Skip to main content
Construction Insurance Bulletin


By November 10, 2017No Comments

The weather outside is frightful, whether it’s January in Buffalo or July in Phoenix. Extreme weather conditions can be a major problem for construction workers, most of whom have to perform their tasks outdoors. During the summer, high temperatures and humidity can cause dehydration, heat stroke, cramping, exhaustion, and rashes. The need for workers to wear protective clothing, such as long denim pants and heavy boots, exacerbates the heat’s effects.

Those parts of the body not covered up become vulnerable to sunburns and skin cancers resulting from exposure to the sun’s rays. Summer lightning storms can cause fatal injuries to workers. During the winter, low temperatures and high winds can combine to make conditions bitterly cold. This can lead to hypothermia and frostbite, in addition to a greater potential for slip and fall accidents due to the presence of ice and snow.

For these reasons, all contractors should make protection against extreme weather conditions part of their regular safety procedures. Some regulations from the federal Occupational Safety and Health Administration require this. For example, one regulation requires employers to provide personal protective equipment and special training to workers if they will work under conditions so severe that they qualify as environmental hazards. Among the required protective equipment is clothing to cover an employee’s eyes, head, face, arms and legs. Another regulation requires employers to provide equipment protecting employees from over-exposure to the sun.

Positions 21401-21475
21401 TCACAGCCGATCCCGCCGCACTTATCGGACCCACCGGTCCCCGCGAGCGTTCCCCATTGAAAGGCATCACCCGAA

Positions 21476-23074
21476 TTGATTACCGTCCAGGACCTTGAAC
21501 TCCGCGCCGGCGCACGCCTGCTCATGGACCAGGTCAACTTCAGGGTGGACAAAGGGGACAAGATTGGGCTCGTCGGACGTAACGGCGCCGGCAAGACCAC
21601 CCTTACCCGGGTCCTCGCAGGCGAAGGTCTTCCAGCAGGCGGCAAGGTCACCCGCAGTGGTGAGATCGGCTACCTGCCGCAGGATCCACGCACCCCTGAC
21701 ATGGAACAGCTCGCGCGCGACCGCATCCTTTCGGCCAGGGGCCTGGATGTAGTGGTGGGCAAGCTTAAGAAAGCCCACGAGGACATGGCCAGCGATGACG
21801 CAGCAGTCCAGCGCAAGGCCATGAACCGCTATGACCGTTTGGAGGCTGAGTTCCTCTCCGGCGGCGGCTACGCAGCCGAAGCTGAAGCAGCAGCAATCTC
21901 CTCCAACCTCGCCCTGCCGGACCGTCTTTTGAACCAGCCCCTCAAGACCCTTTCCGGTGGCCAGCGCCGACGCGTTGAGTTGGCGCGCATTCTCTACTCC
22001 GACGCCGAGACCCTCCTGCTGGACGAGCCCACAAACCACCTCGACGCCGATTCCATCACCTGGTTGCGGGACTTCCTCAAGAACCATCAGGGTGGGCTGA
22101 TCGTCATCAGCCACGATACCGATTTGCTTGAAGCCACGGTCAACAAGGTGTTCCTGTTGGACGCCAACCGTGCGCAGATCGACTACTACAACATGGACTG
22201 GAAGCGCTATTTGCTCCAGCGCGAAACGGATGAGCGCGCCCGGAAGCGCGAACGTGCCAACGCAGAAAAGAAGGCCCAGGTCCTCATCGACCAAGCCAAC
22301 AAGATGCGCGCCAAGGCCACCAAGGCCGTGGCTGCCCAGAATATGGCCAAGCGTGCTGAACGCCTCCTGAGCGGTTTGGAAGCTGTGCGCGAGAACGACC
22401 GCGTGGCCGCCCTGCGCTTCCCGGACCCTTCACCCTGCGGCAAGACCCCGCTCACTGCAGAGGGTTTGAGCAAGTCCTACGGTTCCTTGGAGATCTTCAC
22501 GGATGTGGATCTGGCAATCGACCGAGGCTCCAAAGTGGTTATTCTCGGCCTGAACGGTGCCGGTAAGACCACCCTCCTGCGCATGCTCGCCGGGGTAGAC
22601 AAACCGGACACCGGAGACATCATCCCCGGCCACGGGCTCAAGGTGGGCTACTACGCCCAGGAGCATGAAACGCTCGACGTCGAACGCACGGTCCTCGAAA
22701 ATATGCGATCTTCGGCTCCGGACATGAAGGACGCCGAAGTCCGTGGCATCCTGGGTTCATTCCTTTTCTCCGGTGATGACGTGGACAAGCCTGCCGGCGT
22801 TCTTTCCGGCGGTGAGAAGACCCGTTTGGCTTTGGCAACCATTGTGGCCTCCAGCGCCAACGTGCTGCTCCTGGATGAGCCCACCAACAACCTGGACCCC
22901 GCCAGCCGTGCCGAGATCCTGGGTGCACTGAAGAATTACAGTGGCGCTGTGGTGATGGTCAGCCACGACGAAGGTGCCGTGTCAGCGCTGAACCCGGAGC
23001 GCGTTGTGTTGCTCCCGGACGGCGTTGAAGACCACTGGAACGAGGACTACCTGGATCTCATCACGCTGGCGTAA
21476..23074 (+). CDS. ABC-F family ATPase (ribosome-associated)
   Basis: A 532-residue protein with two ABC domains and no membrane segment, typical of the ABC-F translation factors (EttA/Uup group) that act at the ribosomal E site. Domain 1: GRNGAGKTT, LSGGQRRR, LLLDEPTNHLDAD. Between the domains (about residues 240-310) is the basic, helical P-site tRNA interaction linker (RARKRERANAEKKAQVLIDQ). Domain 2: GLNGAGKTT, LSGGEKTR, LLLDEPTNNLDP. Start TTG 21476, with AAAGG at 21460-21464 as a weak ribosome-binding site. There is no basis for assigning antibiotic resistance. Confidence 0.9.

Some steps contractors can take to prevent illness or injury resulting from weather conditions are:

  • Learning the signs that indicate the weather is making a worker ill
  • Monitoring workers for signs of illness
  • Training workers on how to protect themselves from the elements
  • Setting an expectation that workers will dress appropriately for weather conditions
  • Providing shade during hot weather and heated areas during cold weather in which workers can take breaks
  • Scheduling work for cooler periods in the summer and warmer periods in the winter

Workers should dress in layers during the coldest weather and should, to the extent practical for the work, keep exposed skin covered with gloves, hats, and scarves to protect against frostbite. During hot, sunny weather, employees should wear wide-brimmed hats, long-sleeved shirts made of light material, and ultraviolet-resistant sunglasses. They should also apply sun block at regular intervals during the day.

In addition to higher Workers Compensation costs, employee injuries and illness rob a contractor of the productive services of good workers, divert management’s attention from the core business, and make the employer less attractive to good, skilled workers. Although contractors cannot completely protect their workers from the effects of extreme weather conditions, with some simple steps and training they can make losses from these conditions less likely and less severe.